Saint Lucia June 2019

It was great to be back diving at Anse Chastenet in Saint Lucia after a long hiatus from diving. The resort is wonderful and the reefs are in great shape. First real chance to use my Olympus OMD-5.

CSV on the Web presentation

I presented CSV on the Web at the Smart Data Conference in San Jose. The slides are on SlideShare.

Implementing CSV on the Web

As I blogged about before, I’ve implemented the current drafts of CSV on the Web in the rdf-tabular gem. The gem is is available from rdf-tabular repo and is in the public domain (Unlicense) and is freely usable by anyone wishing to get a start on their own implementation. For those wishing to take an incremental approach, this post describes the basic workings of the gem, highlights more advanced cases necessary to pass the Test Suite and attempts to provide some insight into the process of implementing the specifications.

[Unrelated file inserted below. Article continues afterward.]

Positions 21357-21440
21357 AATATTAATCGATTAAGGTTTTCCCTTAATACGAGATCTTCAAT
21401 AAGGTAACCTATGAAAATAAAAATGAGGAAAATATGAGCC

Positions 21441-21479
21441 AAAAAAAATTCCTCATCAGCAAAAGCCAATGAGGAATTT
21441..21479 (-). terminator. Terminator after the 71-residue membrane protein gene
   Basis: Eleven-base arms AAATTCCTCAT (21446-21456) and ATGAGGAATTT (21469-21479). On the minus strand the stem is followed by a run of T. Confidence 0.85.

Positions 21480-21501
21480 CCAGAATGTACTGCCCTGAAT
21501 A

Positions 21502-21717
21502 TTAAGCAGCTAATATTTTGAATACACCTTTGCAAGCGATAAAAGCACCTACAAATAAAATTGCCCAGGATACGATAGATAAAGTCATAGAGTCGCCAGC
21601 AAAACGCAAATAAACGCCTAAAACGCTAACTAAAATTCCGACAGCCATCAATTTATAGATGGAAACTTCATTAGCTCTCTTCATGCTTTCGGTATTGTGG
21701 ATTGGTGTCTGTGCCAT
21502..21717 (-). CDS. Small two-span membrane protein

CSV on the Web

As many who follow me know, I’ve long been involved in the Linked Data and Semantic Web movements. It’s been my privilege to work on several successful projects, notably RDFa, Microdata RDF, and JSON-LD. For the past several months I’ve actively been working with the W3C CSV on the Web Working Group to help define a mechanism for transforming tabular data into RDF and JSON.

Release 1.1.0 of Ruby RDF libraries

I’m happy to announce release 1.1.0 of the Ruby RDF suite, this includes support for RDF 1.1 Concepts and syntaxes, including RDF Literal changes, N-Triples, N-Quads, TriG and JSON-LD. Additionally, the SPARQL gem has been updated to support RDF 1.1 differences (mainly differences in plain literals vs those with xsd:string datatypes and the fact that language-tagged literals now have the rdf:langString datatype).